Was it a natural progression from printing to actually taking the photos?
My first camera was thirty-nine quid, I think my parents lent me the money and I bought it on Oxford Street. It was a Praktica Nova 1B, and it had a light meter in it. I just used to take my camera to gigs. Me and my mates, we heard on Radio Caroline there was going to be a free concert down at Bishopsbourne, near Canterbury, and a lot of people that were playing at the Isle of Wight festival were coming over. We went to see the Edgar Broughton Band; Rod and The Faces was there, a couple of other bands. We left before it ended because we had to get back but we were there for six, seven hours. So, I’d go down and take some pictures of that, and things like the Hyde Park Festivals then realise there’s 42 million people in front of me, so me and my mate ‘No Neck would just go to the pub cause we didn’t want to sit through Roy Harper, or The Third Ear Band.
What was your first big break?
I got fed up of reading the music press, because I wasn’t interested in Bowie, I wasn’t interested in Sweet; Glam was builders in blouses, with make-up on. I started buying Zigzag magazine, which Pete Frame and John Tobler had set up. ‘Tobes’ was also Press Officer at CBS Records, and he said, “We’re starting up this photographic department, are you interested?” And I went, whoosh, straight into it. Worked there for three and a half years and it was fantastic; they signed The Clash, The Vibrators but they had a huge American roster too. I started in ’75, left half way through ’78, so there for about three and a half years but I’d always wanted to work for the music press, so I left to start an agency. In my first year, I’ve got stuff that I shot for Record Mirror, Sounds, NME and the Maker, being The Jam, being the Boomtown Rats, being… whatever, you know. And then I was doing The Chieftains at the Royal Albert Hall, with a guy called Harry Doherty (Deceased) from Melody Maker, and he said, “Tommy, do you want to go and do The Cars in Germany?” And that was it; I ended up with the Maker for about twenty-five years.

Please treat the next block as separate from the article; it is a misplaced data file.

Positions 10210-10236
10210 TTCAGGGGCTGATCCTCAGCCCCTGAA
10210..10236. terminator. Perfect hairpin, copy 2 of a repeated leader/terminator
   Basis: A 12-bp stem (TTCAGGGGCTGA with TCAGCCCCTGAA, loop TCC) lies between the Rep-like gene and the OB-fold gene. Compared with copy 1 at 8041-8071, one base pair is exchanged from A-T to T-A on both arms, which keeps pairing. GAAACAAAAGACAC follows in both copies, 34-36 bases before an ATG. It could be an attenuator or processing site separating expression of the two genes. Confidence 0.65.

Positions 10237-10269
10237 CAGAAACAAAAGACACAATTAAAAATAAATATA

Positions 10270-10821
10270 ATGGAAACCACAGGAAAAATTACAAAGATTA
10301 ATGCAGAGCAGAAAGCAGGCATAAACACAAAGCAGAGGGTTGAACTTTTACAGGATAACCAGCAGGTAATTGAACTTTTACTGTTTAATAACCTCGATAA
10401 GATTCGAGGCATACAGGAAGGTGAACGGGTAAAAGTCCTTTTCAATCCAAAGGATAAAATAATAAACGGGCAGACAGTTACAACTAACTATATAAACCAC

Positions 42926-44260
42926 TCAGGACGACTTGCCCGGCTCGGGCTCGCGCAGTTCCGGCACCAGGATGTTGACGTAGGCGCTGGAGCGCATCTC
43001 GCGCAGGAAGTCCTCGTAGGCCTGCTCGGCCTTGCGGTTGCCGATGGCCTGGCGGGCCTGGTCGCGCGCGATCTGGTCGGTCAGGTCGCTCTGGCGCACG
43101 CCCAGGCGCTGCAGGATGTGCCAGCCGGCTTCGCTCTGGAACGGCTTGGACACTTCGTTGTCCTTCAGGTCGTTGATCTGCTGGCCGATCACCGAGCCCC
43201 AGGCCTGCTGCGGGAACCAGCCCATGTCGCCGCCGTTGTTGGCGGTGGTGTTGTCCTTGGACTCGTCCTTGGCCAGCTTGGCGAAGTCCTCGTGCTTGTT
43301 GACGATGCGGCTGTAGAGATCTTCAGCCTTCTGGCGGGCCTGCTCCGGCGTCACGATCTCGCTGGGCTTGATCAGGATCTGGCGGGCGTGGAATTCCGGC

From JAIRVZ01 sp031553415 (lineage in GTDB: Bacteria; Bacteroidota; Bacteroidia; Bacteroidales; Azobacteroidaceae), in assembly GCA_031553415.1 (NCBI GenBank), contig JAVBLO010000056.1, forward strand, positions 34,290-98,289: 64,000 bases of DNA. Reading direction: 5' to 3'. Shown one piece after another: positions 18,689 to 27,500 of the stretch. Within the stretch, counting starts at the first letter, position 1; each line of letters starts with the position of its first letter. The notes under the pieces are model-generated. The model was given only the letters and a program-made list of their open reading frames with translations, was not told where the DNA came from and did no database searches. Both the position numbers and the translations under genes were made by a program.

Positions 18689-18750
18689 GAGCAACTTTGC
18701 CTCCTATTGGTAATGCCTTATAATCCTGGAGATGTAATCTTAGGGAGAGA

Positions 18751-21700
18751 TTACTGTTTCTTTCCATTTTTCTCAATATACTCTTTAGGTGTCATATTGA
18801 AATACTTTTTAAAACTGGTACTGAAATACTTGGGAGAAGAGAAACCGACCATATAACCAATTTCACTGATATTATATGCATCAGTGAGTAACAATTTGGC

Who were the photographers you admired?
Henry Diltz, Joel Bernstein, a guy called Thomas Weir, he did that fantastic picture on the back of, I think it’s [Grateful Dead] Aoxomoxoa, a fish eye picture of all their family. It’s just the way it’s printed, the technique more than anything. If you like a group like The Dead, or whoever, you’ll see who did their pictures and you’ll be a fan of them too. That’s how it came about; seeing pictures of people like Neil Young, and it’s… wow, this is brilliant. And it wasn’t a brick wall in Camden; it was like a field, seashore or a forest. All the pictures seemed to have a tremendous relaxed element about them, and that’s what I’ve always tried to do. To get all the nuts and bolts done before anybody comes in and then give it the illusion that I’m working on the hoof.
Is that your typical preparation process? Do you have to research your subject?
Yes, nine times out of ten. It will be a cold day in hell when I don’t know whoever I’m photographing. And sometimes it’s good even if you don’t like them, or their music, let’s say. Sometimes you might personally like someone, like the cut of their jib or whatever, but not particularly groove with their music. But then ten years down the line, the penny drops, and you go, “What have I been missing all these years?” But that’s the great thing about music, isn’t it? Someone tells you something, and you just go, “Yeah, yeah, yeah, alright”. And then later on, you have some tune in your head, you re-investigate it and you go, “What have I been missing?”